My rating: 3 of 5 stars
Collected essays inspired by the things left in library books - this is the type of book I'm always drawn to, the type that I could see myself writing, and yet Monson's take was worlds different from what I expected.
First thoughts: There are moments of genius in these essays. Other times, I'm confused. I know they weren't originally bound and ordered this way, so I wonder if there's an order to the essays that would reveal a different narrative. I found some of the topics extremely interesting with my 1.5 class library school background.
"Each book in which you lose yourself equals ten thousand you will not have time to read." (bittersweet!)
"Own the ways we break, it seems to say: understand that the fault lines of a mind or body are individual, and honor them."
"We often move through books more quickly than is wise." (guilty)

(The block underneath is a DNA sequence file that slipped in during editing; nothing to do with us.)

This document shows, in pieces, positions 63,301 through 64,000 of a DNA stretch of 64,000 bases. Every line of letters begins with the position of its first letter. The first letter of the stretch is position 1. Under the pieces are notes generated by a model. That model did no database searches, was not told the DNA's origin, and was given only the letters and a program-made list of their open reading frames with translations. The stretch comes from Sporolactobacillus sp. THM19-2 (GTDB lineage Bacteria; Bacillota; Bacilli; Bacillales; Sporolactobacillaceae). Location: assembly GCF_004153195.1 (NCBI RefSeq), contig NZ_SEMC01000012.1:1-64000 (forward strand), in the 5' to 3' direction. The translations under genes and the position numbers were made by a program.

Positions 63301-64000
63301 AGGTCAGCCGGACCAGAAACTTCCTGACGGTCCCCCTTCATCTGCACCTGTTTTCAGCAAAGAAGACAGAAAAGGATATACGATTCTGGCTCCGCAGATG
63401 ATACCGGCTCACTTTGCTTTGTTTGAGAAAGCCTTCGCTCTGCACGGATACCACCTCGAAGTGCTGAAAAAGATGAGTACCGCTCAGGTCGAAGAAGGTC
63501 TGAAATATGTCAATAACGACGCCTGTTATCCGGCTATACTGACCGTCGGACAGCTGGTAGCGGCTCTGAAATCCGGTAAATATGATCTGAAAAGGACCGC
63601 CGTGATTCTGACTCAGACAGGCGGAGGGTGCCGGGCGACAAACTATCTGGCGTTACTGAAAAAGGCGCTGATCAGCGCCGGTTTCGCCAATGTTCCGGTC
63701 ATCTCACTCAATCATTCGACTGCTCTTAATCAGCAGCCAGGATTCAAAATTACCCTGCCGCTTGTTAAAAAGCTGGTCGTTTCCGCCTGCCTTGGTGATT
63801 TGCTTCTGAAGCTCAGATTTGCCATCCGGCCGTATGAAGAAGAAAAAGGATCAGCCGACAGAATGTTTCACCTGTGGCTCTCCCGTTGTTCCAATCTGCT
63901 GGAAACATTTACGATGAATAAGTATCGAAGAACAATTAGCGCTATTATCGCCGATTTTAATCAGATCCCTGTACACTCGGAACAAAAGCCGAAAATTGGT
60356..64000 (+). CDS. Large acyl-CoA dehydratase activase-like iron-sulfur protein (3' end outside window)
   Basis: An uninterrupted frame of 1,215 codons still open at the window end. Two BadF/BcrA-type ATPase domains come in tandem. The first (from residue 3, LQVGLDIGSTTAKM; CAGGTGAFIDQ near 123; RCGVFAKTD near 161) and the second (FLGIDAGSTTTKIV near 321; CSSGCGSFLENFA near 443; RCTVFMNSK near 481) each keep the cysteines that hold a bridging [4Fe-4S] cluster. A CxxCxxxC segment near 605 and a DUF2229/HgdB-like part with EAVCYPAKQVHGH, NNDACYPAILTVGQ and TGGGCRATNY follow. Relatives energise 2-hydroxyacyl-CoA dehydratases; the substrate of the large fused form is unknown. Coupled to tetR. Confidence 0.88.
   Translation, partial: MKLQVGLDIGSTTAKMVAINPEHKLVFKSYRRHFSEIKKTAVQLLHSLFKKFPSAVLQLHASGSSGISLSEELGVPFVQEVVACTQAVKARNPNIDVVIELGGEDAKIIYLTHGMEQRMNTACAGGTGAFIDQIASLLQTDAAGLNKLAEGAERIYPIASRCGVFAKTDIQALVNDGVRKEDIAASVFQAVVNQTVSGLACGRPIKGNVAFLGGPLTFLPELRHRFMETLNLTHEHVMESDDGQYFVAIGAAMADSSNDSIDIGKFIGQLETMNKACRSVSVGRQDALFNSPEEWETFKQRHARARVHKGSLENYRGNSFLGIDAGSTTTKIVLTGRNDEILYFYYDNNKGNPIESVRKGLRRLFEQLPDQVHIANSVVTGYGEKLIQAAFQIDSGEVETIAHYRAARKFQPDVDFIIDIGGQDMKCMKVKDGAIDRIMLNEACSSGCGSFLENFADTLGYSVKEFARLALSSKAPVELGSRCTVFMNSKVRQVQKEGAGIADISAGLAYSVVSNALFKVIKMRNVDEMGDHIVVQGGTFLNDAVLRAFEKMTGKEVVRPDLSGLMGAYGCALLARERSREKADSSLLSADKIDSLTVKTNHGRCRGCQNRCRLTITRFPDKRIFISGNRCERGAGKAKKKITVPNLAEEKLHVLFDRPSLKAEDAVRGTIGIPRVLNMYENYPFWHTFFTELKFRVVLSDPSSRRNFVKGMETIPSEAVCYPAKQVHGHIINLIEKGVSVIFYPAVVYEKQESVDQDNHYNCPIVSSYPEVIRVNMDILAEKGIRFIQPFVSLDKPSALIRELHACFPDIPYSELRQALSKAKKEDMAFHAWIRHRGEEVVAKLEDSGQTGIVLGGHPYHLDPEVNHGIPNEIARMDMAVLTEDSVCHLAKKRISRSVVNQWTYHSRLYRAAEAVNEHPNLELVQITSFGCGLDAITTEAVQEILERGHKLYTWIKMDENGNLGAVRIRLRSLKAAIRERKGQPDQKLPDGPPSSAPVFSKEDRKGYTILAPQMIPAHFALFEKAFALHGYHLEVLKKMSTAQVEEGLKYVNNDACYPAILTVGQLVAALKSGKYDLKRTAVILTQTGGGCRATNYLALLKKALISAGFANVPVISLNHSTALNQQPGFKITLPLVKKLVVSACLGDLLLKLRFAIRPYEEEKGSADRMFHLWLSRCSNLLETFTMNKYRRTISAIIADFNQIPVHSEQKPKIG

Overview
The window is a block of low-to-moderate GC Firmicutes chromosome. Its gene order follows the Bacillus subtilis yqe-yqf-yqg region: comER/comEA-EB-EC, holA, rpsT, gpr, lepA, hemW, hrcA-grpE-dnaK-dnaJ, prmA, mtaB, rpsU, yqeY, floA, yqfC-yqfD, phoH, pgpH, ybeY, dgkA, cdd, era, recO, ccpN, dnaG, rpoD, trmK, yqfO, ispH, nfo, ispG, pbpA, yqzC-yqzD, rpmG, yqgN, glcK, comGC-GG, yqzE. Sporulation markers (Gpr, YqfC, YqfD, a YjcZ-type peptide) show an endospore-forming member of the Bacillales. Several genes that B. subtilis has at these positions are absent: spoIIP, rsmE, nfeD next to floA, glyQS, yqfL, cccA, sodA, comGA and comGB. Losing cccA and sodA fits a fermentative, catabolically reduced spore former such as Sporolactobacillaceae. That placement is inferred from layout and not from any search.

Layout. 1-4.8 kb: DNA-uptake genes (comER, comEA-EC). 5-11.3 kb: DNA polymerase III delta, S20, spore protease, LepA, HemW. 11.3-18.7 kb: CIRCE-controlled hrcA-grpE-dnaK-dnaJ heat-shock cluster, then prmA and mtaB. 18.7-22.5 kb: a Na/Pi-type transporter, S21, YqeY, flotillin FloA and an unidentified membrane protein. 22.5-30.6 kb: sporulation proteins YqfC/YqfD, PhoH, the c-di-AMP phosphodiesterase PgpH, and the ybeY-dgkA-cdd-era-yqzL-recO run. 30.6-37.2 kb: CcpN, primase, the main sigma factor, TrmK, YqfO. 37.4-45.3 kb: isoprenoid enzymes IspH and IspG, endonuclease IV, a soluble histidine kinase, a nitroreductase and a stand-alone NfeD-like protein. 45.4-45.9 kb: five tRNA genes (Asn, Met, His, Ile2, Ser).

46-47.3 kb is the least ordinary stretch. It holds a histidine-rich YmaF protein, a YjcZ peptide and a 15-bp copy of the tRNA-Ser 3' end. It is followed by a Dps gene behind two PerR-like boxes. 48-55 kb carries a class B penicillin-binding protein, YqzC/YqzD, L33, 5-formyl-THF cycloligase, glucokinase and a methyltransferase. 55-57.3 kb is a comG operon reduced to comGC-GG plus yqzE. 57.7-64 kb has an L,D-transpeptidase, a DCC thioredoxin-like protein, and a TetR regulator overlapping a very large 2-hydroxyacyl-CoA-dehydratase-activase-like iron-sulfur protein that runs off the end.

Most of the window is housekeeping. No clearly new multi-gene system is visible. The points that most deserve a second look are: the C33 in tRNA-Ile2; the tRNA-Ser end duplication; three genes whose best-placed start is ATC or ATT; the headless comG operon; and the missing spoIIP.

"Everything we've written, what we've read, what we've collected, what we've bookmarked on what pages, what notes we left pressed herein, what we have included, discarded, defaced, lost and then replaced, how it's filed and organized: it's all a carrier, a vector, an edifice of us."
Recommended for: librarian wannabes, love letter leavers, organizers, memory keepers, collectors, and romantics.
Final thoughts: Hmm. An interesting book to dip into, and a solid short-but-slow read, if that's what you're feeling.
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